Agribusiness project takes Bridgewater-Emery’s Terveen to the head of the classroom

FFA student one of four agribusiness award state finalists

Rylee Terveen, a senior at Bridgewater-Emery High School, has been named a 2023 FFA Star Agribusiness finalist for her elementary classroom project.
Submitted Photo

EMERY, S.D. — Rylee Terveen has spent most her school days as a student in the classroom.

But an FFA project she spearheaded and coordinated for the past two years has taken her from student to teacher by passing along her love of agriculture to her fellow students in the Bridgewater-Emery School District.

“For my Star Agribusiness project I teach a non-profit after school program where I teach kindergarten through fifth graders about agriculture,” Terveen, a senior at Bridgewater-Emery High School, told the Mitchell Republic recently.

It’s a program that has blossomed in the past two years, with a growing student base and recognition from her peers in the FFA program. Terveen is one of four finalists for the Star Agribusiness Award and will stand with her fellow finalists at the upcoming 2023 South Dakota State FFA Convention in Brookings.

The event is scheduled to be held April 16 and 17.


Terveen found an interest in agriculture having grown up spending time on her grandparents’ farm near Emery. There, she spent her youth riding in the tractor with her grandmother, grandfather and father. Later, she watched as her older sister took part in the local FFA program, and it drew her interest.

“My sister was always involved in it, she is two years older than me, so I kind of saw her being involved in it and it looked like fun. So I wanted to join, too,” Terveen said.

Her freshman year in the program was memorable, but for the wrong reasons. COVID-19 had disrupted all facets of daily life across the country, and the FFA program was no different. It wasn’t until her sophomore year that she really got a chance to immerse herself in FFA activities the way she had hoped.

“That year I just rode along with the program and didn’t do much. But my sophomore year was when I really started to get involved,” Terveen said. “It was nice to actually be able to do some stuff in person and actually get to compete in some events — the kind of stuff that I had been looking forward to.”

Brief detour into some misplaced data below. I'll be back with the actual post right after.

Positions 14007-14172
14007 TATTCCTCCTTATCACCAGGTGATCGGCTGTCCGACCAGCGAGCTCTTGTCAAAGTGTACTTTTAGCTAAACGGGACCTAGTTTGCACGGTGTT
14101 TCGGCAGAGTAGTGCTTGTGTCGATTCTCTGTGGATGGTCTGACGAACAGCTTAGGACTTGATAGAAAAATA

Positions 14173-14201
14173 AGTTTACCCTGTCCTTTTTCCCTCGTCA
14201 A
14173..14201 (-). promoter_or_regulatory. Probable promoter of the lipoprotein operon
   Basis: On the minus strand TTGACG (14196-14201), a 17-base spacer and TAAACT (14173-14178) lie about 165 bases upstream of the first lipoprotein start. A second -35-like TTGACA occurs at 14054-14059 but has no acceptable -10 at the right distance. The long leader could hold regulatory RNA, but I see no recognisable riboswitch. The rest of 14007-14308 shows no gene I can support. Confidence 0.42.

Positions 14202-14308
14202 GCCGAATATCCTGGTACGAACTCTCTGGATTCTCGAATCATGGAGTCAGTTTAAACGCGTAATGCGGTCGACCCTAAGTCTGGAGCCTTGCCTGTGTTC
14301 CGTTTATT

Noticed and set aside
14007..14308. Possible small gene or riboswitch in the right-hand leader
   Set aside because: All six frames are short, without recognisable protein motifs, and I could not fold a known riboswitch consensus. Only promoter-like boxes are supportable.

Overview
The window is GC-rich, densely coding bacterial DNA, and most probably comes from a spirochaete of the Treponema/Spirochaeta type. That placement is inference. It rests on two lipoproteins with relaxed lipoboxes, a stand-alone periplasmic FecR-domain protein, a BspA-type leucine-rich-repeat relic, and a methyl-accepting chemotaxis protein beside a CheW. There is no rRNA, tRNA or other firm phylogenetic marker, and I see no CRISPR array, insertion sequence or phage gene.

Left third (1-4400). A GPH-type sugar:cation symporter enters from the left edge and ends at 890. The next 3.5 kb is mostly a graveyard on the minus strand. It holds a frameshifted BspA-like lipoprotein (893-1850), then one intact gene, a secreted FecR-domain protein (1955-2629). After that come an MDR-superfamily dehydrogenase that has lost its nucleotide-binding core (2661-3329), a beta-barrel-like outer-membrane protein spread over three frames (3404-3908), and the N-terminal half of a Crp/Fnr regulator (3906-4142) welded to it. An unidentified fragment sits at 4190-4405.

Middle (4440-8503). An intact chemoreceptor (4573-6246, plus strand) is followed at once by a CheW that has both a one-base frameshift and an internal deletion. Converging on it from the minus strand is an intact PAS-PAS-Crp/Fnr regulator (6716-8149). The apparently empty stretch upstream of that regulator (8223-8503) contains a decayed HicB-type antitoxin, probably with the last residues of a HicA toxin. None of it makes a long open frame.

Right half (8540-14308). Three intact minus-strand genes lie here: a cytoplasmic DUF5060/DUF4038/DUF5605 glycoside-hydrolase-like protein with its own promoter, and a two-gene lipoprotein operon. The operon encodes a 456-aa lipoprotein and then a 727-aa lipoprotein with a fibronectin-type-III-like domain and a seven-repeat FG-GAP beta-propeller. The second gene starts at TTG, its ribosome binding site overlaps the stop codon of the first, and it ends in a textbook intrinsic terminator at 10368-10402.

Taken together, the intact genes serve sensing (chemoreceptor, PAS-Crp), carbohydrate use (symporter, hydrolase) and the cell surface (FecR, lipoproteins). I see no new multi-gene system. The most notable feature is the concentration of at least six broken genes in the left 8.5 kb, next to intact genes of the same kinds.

Eventually, her agriculture teacher at the school, Alex Toupal, and her 4-H adviser, Caroline Hansen, urged her to take some of the skills she had developed in FFA and apply them to a classroom project involving younger students in the district.

Rylee Terveen leads elementary students during her Cloverbuds class at Bridgewater-Emery High School.
Submitted Photo

Though she had no real aspirations of being a teacher, she was game for a new challenge.

“I’m always willing to try something new,” Terveen said.

She teaches the class during the spring semester and tries to cover a wide range of agriculture topics. They have planted plenty of seeds and sprouted potatoes. She has brought in animals like chicks and rabbits and given lessons on how to best take care of them. She tries to switch topics on a monthly basis to keep it fresh.


It’s been a successful formula, with the class growing in size from about 17 students in the class when she started to between 30 to 40 students per class today. As the class has grown, so has the enthusiasm, with Terveen saying they just completed one of her favorite group projects so far.

“I think my favorite one has been having them plant flowers. We said we would give them a prize if they brought their flower back after they had sprouted and we’ve had a few kids already bring theirs back,” Terveen said. “They were so excited that it sprouted. And seeing how excited they were about that has definitely been my favorite.”